Such an extended agreement, involving all major players in the Middle East, has not been recorded since 1998. Fundamental, as usual, was the rapprochement between Saudi Arabia and Iran, following a year of grueling negotiations. In the context of uncertainty that characterizes oil, a dominant rule is that when relations between two countries improve, prices rise, while if they fight, as occurred between 2014 and 2016, prices fall. The threat of Iran’s full return to the market prompted the Saudis to flood the market with surplus production. Riyadh did not like the fact that the Americans and Iranians had restored good relations, as this represents a threat for its leadership ambitions over the entire Middle East. Obama’s disengagement from Iraq, in 2011, had left an empty space, which was then filled with internal instability and Isis. To try to solve the problem, Washington enlisted the help of Tehran, whose intervention, as a counterpart, led to the request to lift sanctions on nuclear power. Threatened, and even slightly disappointed by the Americans, Saudi Arabia suddenly decided to boost its production to defend its market share, ahead of the potential return of Iranian production to the market, which could have increased the current 2.5 to 4 million bbl/d, a share reached prior to the sanctions. Such an action was justified in an attempt to put a stop to the costlier American production from fracking, or that which, beyond politics, threatens the Saudi market share. The price collapse that followed was of an unexpected intensity, even for the Saudis themselves, who hoped to exert more pressure on the Iranians and to achieve sharper decline in U.S. production. After two years, however, they had to accept what now seems obvious, that is, that the Iranians, after the lifting of the sanctions, could go back to producing 4 million barrels per day, the threshold on which its production has been substantially stable for 20 years. All the other OPEC members, those "external" to Middle Eastern discord, expressed a desperate need for an agreement. Venezuela and Algeria, countries traditionally exposed to crude oil price fluctuations, have seen their economies dramatically worsen and, inevitably, their internal political instability dramatically grow. For months, to no avail, they have put pressure on Iran and Saudi Arabia to reach an agreement. The degree of compliance of OPEC shares was very high at the beginning of 2017; a rigor rarely observed in the past, suggesting that many members of the cartel had suffered from the previous situation. Two major countries, Nigeria and Libya, were exempted from the terms of the agreement, because their production is much lower than normal levels due to internal political conditions. These two countries are expected to increase their production this year, in the best-case scenario, by 0.5 million bbl/d, a growth that will not create significant problems for the market. As of 1985, when the first of a long series of crude oil price collapses occurred, many attempts were made by non-OPEC countries to define common initiatives to control production, without, however, achieving significant results. In this case, the support given to the agreement by a large group of non-OPEC countries, led by Russia, the true element reinforcing recent dynamics, seems to be more stable and determined. The 11 non-OPEC countries are committed to reducing production by another 0.55 million bbl/d, of which 0.3 by Moscow. In the previous, failed, attempt in 2001, Russia had promised a cut of 30,000 bbl/d, ten times less than that proposed under the latest agreement and, despite this, it did not intend to comply with it. Moscow has now established its leadership, while the promised cut appears to be easier, since it meets the decline already underway in many oil fields due to the lack of new investments that should have been made over the past two years and that have been delayed due to financial difficulties. Unlike OPEC, the degree of compliance with the non-OPEC agreement appears lowers, since Russia, in order to reduce its production, needs more time. Technically, its oil fields do not provide for the possibility of immediate re-adjustments, with a slowdown in extraction levels.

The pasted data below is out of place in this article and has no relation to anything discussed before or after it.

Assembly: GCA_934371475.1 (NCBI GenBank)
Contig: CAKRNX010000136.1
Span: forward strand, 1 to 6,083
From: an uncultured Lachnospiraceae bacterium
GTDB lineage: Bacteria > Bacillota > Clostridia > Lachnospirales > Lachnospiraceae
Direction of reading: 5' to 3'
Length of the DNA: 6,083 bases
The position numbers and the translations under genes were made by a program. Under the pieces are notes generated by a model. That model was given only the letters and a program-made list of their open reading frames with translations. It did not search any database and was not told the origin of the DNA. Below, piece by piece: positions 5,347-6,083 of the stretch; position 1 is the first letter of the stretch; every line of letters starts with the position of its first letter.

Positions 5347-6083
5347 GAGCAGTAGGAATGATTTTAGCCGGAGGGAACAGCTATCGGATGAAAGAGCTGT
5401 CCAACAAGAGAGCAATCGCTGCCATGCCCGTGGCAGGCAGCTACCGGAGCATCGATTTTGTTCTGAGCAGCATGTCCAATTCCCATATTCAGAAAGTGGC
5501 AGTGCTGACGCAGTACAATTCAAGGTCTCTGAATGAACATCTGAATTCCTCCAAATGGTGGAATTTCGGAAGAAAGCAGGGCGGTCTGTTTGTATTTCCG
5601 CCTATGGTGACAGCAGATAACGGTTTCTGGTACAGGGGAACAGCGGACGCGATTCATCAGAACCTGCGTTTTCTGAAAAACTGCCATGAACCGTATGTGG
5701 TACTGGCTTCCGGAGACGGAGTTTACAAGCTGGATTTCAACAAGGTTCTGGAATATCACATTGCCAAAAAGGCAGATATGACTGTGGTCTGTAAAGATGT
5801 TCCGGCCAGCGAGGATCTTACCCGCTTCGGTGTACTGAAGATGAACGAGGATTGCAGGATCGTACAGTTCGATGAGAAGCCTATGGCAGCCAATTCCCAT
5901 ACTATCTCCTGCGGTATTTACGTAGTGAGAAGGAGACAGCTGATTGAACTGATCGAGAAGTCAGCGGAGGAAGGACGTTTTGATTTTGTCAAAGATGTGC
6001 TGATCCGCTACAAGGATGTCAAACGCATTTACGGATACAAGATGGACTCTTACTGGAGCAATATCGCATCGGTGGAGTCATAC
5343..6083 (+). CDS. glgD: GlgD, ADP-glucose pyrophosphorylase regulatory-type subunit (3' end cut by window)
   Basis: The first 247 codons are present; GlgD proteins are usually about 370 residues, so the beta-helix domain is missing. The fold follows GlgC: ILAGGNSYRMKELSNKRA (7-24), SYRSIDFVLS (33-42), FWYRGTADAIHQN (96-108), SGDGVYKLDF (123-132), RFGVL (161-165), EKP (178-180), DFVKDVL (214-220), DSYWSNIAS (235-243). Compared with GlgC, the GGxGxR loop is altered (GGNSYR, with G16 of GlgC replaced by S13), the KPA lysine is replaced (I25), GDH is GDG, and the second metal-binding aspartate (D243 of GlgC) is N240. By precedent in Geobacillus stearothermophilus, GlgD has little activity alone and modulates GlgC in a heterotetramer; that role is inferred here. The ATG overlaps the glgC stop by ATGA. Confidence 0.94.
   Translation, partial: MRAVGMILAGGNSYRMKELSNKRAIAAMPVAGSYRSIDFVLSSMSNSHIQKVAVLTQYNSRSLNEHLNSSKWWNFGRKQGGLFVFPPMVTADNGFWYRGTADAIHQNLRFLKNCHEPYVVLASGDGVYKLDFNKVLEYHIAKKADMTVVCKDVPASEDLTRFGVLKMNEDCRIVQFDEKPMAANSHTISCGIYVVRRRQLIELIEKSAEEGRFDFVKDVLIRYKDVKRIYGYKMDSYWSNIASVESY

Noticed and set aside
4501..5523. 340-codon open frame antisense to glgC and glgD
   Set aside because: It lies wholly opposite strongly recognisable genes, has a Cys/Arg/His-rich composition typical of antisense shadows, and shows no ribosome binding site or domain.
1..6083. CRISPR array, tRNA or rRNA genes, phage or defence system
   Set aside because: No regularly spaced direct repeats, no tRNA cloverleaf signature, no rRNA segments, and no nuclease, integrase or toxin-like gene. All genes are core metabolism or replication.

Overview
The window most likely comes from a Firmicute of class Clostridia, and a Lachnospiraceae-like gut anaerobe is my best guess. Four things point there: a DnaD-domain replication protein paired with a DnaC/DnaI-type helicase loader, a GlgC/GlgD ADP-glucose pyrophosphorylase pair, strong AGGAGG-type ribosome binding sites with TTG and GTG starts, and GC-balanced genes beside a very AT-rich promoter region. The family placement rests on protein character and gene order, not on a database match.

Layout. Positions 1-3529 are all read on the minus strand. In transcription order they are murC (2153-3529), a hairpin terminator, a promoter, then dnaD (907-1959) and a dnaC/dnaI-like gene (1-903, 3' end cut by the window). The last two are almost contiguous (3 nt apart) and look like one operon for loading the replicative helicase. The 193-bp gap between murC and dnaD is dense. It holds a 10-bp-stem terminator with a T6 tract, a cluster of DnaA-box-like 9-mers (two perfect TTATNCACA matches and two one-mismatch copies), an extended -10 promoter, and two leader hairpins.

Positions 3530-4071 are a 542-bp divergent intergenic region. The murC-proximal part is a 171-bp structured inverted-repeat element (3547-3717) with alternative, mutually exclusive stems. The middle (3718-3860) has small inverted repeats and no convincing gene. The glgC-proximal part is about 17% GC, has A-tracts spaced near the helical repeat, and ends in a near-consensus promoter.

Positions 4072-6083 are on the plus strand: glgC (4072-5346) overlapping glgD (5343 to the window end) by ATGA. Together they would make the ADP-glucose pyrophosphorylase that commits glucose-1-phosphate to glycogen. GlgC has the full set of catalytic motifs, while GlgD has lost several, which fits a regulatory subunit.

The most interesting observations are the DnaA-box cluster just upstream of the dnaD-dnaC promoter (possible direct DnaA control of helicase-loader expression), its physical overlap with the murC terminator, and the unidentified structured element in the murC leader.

Wind of change in Moscow and Washington